The Financial Conduct Authority’s acting CEO let the cat out of the bag last week and the possible repercussions could be felt across the pond here in Canada.
“We do not want to go back to a world where we had the problems of the pre-RDR, what we do want to look at is actually what is the best way of delivering advice and guidance across the market so I wouldn’t rule out that there may be some element of commission, but we are not going to reverse the RDR,” acting FCA CEO Tracey McDermott told the BBC’s Money Box program Saturday.
Investor advocates across Canada must be shaking in their boots thinking about the very possibility. However, the admission by McDermott is hardly news.
In the fall WP reported that the FCA had established the Financial Advice Market Review (FAMR) to study how the elimination of embedded commissions has reduced the ability of less wealthy clients to obtain investment advice.
“[This] experiment (of eliminating embedded comp.) has inevitably resulted in rising advice costs, reduced adviser numbers and a significant reduction in the delivery of financial advice,” Richard Bishop, a practicing financial advisor in the UK and Coventry University College lecturer, write in a scathing op-ed in the Financial Times last September. “The FCA has proven to be a very expensive way of delivering regulation in the UK; it may be the case that the implementation of the FAMR requires a new regulator, not a new regulatory approach.”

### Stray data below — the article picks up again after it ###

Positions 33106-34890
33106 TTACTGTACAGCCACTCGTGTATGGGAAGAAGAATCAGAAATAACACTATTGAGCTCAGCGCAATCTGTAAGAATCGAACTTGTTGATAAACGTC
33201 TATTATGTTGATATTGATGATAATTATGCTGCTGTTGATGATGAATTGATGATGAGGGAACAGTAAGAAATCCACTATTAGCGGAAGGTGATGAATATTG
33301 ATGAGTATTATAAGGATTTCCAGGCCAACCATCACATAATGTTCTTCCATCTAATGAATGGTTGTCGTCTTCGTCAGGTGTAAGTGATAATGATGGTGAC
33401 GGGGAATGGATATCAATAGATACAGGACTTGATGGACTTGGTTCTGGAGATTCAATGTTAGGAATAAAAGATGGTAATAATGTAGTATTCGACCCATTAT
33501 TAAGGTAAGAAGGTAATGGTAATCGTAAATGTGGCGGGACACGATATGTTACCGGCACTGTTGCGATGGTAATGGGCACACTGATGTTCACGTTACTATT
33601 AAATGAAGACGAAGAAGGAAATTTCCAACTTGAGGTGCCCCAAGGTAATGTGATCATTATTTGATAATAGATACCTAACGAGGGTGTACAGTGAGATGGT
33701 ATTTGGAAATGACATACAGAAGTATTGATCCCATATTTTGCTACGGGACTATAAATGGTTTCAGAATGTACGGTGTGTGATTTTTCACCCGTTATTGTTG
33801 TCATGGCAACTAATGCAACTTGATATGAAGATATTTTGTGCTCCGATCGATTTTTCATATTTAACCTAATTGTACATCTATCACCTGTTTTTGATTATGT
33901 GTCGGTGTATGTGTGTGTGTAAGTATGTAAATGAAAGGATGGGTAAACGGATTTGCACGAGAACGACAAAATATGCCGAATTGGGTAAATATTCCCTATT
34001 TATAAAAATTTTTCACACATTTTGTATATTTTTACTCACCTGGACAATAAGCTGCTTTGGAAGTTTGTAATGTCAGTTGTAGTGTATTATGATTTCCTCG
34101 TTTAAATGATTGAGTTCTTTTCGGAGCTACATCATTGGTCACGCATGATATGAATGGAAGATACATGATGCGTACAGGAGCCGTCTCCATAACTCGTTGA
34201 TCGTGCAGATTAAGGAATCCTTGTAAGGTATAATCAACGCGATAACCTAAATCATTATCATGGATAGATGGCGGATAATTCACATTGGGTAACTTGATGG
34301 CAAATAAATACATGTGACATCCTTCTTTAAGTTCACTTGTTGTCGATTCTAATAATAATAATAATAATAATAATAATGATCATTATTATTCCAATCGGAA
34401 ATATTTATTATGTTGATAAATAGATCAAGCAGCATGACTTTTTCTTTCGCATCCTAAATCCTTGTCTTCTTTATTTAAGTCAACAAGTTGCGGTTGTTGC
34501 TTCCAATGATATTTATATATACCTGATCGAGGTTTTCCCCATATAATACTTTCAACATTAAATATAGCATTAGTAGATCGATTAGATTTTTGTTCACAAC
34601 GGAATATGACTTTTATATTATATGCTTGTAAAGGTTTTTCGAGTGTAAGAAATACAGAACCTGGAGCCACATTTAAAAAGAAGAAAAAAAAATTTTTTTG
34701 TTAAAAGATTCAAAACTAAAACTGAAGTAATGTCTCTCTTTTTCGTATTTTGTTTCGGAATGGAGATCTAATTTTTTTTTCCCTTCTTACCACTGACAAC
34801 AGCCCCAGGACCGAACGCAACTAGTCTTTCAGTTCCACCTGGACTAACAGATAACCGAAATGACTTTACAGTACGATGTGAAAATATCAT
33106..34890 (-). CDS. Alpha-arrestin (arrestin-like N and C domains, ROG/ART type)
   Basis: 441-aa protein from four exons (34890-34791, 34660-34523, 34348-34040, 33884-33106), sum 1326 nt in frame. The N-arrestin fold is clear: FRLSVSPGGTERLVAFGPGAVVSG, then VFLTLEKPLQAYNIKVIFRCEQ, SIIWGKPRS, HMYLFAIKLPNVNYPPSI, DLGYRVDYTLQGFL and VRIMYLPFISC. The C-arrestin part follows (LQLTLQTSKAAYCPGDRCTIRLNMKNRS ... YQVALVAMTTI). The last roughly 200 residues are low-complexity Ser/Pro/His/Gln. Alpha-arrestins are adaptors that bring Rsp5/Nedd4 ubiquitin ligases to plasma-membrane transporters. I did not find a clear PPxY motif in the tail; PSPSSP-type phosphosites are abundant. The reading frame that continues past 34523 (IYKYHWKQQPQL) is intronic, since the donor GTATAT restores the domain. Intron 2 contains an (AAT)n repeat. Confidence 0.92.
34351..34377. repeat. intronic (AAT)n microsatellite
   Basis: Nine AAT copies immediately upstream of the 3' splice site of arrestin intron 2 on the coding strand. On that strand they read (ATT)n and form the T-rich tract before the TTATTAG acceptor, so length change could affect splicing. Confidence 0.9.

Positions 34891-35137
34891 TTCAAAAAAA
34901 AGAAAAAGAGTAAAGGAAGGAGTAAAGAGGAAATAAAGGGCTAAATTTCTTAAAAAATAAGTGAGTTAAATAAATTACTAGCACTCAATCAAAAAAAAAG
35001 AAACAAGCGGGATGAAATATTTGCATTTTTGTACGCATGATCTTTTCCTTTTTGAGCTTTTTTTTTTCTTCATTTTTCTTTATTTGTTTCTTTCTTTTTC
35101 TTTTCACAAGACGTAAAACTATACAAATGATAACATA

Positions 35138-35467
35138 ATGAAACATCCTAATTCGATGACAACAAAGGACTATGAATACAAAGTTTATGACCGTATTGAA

If the UK, one of the role models for financial reform, is willing to consider a return to commission-based compensation, it seems only fitting that Canada put the brakes on any hasty move to eliminate them.
Even Ken Kivenko, a member of the OSC’s Investor Advisory Panel, and a big supporter of regulatory reform, is quick to point out some of the inequities of a move from commission-based accounts to fee-based ones.
In a September WP article Kivenko discussed his own personal situation where he moved to an online discount broker rather than move to a fee-based model where is full-service broker would earn four times the fees he’d normally paid the broker under a commission-based structure.
“Really, in a way it’s an unsuitable recommendation,” Kivenko said. “If IIROC was sharp they would say it’s not only recommendations to buy or sell or even to borrow that are unsuitable but also putting someone in the wrong type of account is unsuitable.”
It appears the FCA have arrived at the very same conclusion.